ISSN 1671-5411 CN 11-5329/R

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2018 Vol. 15, No. 12

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Applicability of the PRECISE-DAPT score in elderly patients with myocardial infarction
Carme Guerrero, Albert Ariza-Solé, Francesc Formiga, Manuel Martínez-Sellés, María T Vidán, Jaime Aboal
2018, 15(12): 713-717. doi: 10.11909/j.issn.1671-5411.2018.12.003
Abstract(870)
Abstract:
Background Elderly patients with acute coronary syndromes (ACS) are at higher risk both for ischemic and bleeding complications. Current guidelines recommend the PRECISE-DAPT score for bleeding risk stratification in this setting, but no study assessed its applicability in elderly patients. This study aimed to assess the performance of the PRECISE-DAPT score in a series of non-selected elderly patients with ACS from routine clinical practice. Methods The IFFANIAM registry included prospectively patients aged ≥ 75 years with ST segment elevation myocardial infarction (STEMI). Main outcome measured was the incidence of relevant bleeding after discharge (bleeding leading to hospital readmission, need for transfusion, intervention, stop of antithrombotic drugs or death). Bleeding risk was classified: (A) according to PRECISE-DAPT values above or not the recommended cut-off point (≥ 25); and (B) according to the quartiles of PRECISE-DAPT values observed in the IFFANIAM series (Q1: Results A total of 208 patients were included. Mean age was 81.9 ± 4.5 years. Most patients (92.6%) had a PRECISE-DAPT value > 25. A total of 25 patients (12.0%) had bleeding events and 49 patients (23.6%) died. No significant differences regarding the incidence of bleeding were observed according to the recommended cutt of point ≥ 25. However, a progressive increase in the incidence of bleeding was observed across PRECISE-DAPT quartiles observed in this series (P = 0.038). Conclusions The vast majority of elderly patients have PRECISE-DAPT values above the recommended cut-off point for bleeding risk. Using different cut-off points could be a more rational approach for predicting bleeding risk in these complex patients.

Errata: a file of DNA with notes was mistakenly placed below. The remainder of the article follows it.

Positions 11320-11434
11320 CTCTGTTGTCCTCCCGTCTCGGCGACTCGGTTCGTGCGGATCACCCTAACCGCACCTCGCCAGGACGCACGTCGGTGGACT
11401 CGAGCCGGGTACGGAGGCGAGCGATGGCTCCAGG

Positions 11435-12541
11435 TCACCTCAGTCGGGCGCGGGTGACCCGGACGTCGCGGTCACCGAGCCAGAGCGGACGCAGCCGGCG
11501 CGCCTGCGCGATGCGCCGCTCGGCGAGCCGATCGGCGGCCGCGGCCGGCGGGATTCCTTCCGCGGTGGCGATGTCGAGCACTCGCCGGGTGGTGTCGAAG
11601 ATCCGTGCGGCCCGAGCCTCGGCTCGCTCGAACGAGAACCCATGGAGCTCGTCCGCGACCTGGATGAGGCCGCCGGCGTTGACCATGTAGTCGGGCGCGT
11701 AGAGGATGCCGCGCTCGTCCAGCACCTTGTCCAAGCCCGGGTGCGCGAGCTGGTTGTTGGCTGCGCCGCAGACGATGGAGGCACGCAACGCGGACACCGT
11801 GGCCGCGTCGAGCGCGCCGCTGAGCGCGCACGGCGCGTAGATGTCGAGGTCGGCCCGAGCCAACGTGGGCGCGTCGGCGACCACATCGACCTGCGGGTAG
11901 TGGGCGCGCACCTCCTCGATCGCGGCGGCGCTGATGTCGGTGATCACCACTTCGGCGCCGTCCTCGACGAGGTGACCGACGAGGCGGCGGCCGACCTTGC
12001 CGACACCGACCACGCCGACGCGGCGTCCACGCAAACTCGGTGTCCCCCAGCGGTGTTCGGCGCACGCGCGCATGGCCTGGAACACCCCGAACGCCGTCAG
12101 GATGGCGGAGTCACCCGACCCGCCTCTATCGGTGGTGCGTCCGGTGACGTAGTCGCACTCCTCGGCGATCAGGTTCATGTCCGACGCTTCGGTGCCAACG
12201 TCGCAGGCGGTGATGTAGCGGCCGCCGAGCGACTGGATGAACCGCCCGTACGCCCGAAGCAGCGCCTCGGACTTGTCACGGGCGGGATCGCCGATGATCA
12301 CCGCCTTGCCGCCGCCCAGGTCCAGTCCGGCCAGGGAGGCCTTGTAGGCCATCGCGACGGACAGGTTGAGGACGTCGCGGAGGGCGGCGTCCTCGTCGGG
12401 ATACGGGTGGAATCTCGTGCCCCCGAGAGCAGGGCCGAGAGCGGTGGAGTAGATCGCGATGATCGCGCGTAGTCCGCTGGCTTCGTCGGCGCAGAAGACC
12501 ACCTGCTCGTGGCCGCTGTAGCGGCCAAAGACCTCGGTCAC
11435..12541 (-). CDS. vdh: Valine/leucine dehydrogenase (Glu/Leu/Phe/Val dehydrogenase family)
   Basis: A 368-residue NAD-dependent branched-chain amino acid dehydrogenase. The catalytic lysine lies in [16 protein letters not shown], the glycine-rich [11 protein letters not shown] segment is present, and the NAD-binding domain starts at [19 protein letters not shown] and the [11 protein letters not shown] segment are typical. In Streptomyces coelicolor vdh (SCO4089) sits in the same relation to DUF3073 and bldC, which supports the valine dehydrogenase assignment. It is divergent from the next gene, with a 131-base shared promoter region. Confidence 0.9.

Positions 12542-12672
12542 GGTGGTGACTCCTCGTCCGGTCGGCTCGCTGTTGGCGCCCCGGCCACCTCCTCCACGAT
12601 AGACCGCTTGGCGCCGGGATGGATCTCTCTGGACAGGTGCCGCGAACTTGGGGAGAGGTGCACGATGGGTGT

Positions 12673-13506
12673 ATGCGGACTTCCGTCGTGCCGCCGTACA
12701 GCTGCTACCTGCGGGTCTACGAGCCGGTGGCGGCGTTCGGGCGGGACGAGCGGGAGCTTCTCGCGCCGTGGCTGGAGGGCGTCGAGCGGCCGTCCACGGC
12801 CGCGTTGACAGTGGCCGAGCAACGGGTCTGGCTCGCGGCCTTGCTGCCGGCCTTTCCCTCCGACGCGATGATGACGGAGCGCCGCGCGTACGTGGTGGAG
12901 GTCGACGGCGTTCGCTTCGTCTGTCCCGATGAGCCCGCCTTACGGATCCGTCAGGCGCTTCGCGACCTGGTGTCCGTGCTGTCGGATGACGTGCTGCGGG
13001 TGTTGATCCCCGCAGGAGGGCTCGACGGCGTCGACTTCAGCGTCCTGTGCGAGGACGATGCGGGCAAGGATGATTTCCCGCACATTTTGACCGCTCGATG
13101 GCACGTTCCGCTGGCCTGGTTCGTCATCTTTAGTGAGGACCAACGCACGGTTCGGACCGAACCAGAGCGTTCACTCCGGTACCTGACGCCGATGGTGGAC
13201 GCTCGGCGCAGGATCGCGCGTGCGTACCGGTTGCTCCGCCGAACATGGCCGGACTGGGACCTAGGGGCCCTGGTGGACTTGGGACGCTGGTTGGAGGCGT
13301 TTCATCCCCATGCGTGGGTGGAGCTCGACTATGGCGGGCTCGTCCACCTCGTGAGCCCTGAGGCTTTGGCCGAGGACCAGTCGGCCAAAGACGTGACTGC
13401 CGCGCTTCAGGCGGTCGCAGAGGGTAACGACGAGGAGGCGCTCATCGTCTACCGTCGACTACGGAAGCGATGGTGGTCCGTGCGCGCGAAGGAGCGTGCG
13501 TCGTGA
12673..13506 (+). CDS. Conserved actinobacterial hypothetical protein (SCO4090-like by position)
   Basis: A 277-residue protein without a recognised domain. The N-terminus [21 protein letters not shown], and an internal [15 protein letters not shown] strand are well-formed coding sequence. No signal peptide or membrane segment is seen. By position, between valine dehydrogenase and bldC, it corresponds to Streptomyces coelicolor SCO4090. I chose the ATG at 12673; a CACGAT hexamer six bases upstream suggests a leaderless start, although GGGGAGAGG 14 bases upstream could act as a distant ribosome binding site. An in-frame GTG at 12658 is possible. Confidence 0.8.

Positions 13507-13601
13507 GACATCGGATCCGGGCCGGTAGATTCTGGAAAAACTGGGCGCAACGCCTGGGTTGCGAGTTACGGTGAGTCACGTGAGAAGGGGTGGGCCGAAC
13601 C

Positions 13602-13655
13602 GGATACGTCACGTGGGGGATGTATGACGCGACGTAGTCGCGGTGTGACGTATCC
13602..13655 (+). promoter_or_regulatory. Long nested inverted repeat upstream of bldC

Heart failure mortality compared between elderly and non-elderly Thai patients
Rungroj Krittayaphong, Khemajira Karaketklang, Ahthit Yindeengam, Satit Janwanishstaporn
2018, 15(12): 718-724. doi: 10.11909/j.issn.1671-5411.2018.12.006
Abstract(1049)
Abstract:
Objective To investigate heart failure mortality compared between elderly and non-elderly Thai patients. Methods This study included patients at least 18 years of age who were admitted to the hospital with a primary diagnosis of heart failure (ICD-10-TM code: 150.9) during 2008?2012 according to three major Thailand reimbursement systems (civil servant, social security, and universal coverage systems). Patients were categorized into either the elderly group (age > 65 years) or the non-elderly group (age ≤ 65 years). Mortality rate and survival analysis were compared between groups. Demographic, underlying disease and comorbid condition data were collected. Cardiovascular and non-cardiovascular death was also analyzed. Results A total of 201,709 patients were included. The average age of patients was 64.9 ± 14.8 years, and the gender proportion breakdown was 84,155 (41.7%) males and 117,554 (58.3%) females. Just over half of patients (107,325 patients; 53.2%) were elderly. Overall mortality rate was 50.8%. The mortality rate at one month, six months, one year, and three years was 11.0%, 24.5%, 32.5%, and 46.3%, respectively. Elderly patients had a higher rate of mortality compared to non-elderly patients with an adjusted odds ratio (OR) of 1.47 (95% CI: 1.46-1.49) for all-cause mortality, an OR of 1.25 (95% CI: 1.23-1.27) for cardiovascular death, and an OR of 1.72 (95% CI: 1.68-1.75) for non-cardiovascular death (all P Conclusions The overall mortality rate after heart failure hospitalization was a very high 50.8%. Multivariate analysis revealed elderly status to be an independent predictor of mortality after hospitalization. This finding suggests that improvements are needed related to the quality of care and follow-up given to elderly Thai heart failure patients.